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Sherman M4 A3 with Soft Armor (Sandbag)

1/35 scale

by  Pablo Scordo 2001 Modeler Site

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The advance through Europe after the "D Day" revealed the pros and cons of the popular "Sherman".

Its thin and fragile armor was one of its weaknesses, especially when compared to the powerful guns of the German mechanical fauna, represented by the Panther and the Tiger I. The armor of the Sherman had been systematically and easily pierced by the enemy projectiles from any distance.

To make things worse, the newly introduced Panzerfaust anti-tank weapon - with its lethal hollow charge head - created a blast of incandescent gases upon impact with the vehicle that could easily pierce the armor as if it were butter. This enabled the German infantry troops to destroy a vehicle without the need to wait for armored reinforcements.


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The allied crews attempted to reduce the effects of these projectiles and the Panzerfaust by welding pieces of tracks and pieces of armor plates on the hull and turret. They even added tree trunks and telephone poles to the sides of the hull.

Another "extra armor" was a curious framework made of beams and rails as a base and iron straps on the sides which were welded to the side of the hull. Afterwards, it was loaded with sandbags. These sandbags plus the framework added approximately 1 to 3 tons to the original weight of the vehicle, thus reducing maneuverability which was precisely one of the virtues of the Sherman.

This "armor", which had a doubtful anti-ballistic efficiency, only provided a certain degree of defense against the Panzerfaust but gave the crew a "safety" feeling and the possibility of a second chance.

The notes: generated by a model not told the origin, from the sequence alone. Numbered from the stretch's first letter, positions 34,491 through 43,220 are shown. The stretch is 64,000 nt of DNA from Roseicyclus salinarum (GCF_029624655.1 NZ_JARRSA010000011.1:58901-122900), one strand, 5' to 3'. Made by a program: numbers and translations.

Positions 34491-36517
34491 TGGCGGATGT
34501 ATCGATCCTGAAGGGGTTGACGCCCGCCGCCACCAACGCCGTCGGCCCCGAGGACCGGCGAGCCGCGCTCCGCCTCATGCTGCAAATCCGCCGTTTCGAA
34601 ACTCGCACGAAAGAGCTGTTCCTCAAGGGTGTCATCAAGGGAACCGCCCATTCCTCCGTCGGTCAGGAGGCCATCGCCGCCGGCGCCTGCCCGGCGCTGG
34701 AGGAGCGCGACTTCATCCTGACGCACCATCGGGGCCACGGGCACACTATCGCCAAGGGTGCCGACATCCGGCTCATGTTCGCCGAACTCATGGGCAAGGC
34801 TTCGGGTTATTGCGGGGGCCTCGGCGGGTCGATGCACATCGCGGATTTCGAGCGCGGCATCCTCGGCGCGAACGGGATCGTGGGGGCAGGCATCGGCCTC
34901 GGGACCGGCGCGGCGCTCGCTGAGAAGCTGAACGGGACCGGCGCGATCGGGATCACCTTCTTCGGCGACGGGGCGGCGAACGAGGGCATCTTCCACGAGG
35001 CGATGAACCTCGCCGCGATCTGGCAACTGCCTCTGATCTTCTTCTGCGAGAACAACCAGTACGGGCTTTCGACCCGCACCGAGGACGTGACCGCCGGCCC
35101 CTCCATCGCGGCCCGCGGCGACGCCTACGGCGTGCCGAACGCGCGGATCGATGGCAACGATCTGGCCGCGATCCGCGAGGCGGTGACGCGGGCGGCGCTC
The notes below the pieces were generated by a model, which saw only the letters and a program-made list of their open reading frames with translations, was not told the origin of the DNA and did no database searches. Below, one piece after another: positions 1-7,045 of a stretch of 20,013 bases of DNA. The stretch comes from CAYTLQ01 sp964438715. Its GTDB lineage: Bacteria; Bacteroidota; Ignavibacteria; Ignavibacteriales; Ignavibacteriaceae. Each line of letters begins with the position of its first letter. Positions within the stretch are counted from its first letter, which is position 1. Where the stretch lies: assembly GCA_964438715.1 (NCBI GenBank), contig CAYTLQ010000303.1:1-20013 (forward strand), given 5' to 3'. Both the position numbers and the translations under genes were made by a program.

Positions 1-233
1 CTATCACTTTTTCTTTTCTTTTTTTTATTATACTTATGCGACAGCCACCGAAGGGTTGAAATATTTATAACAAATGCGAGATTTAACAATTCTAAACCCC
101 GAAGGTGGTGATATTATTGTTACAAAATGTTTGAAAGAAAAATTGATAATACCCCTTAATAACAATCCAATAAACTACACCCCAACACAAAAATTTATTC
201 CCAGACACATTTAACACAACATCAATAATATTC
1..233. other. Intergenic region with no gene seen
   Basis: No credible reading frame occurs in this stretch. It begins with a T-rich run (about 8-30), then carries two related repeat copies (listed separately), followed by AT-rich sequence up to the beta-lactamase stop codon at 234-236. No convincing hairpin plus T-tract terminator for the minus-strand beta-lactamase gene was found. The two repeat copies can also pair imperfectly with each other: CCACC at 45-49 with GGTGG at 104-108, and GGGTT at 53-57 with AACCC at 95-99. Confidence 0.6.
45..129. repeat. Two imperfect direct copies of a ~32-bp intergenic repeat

The model

I used the Tamiya kit # 35122, which was produced many years ago but is of great quality and has very good general details.

The main modifications are, of course, the addition of the above mentioned framework and the sandbags. I also added some extra details to certain parts of the model in order to give it a more realistic look.

General Modifications

Texture of the turret surface with liquid glue.
Grab handles replaced by copper wire.
Periscopes in open position made of clear plastic and protected with stretched plastic.
Addition of a tray in the rear part, produced with a plastic sheet, since the one provided by the kit was too thick.
Detailing of tools and their supports.
Addition of a perforated strip on the base of the pontoons.
Replacement of the coil springs of the oval hatch with new ones produced with wrapped copper wire.
Base of the antenna made in scratch.
Towing lines with braided copper wire.
Addition of battle gear and personal belongings (helmets, boxes, etc.)


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The Framework

The framework was produced with plastic sheet, using a double "T" beam as a base, having the proportions of those used for buildings, glued to the sides of the hull. On the glacis I added two sections of "C" beams connected with an iron strap and its support. I then painted these parts with thinned down putty in order to simulate the rust texture and pieces of stuff that these beams used to show since they were removed from destroyed constructions.

The lateral framework is made of strips glued to the "T" beam and to the upper hull. I applied putty to simulate the weld seams between the components and the hull.


I produced these sandbags with 2-part epoxy putty and gave them all similar dimensions. As the putty started to dry I used a punch to mark the seams and textured their surface with a hard brush.

I placed some 120 sandbags on the glacis as well as on the sides of the vehicle when they were still wet, thus trying to make them look "flattened" by their own weight. I also simulated sandbags torn by shrapnels and added some scattered dirt.

On the sides, and once the sandbags were painted, I added a plastic mesh representing the chicken wire usually used by some crews to make this framework more rigid. At the same time, branches of trees were generally attached to this chicken wire for camouflage.

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I first applied one coat of Molak olive drab, then washed with Rotring inks and watercolors, applied dry brush and weathered with pastel chalks (different shades of yellow, light green, sepia). I used Tamiya smoke X19 to simulate grease smears and spilt fuel.


The stars on the turret were painted dark green, thus following the tradition of that time to disguise them with paint, mud or grease since the enemy was usually impolite enough to use these stars as an aiming point for their weapons!

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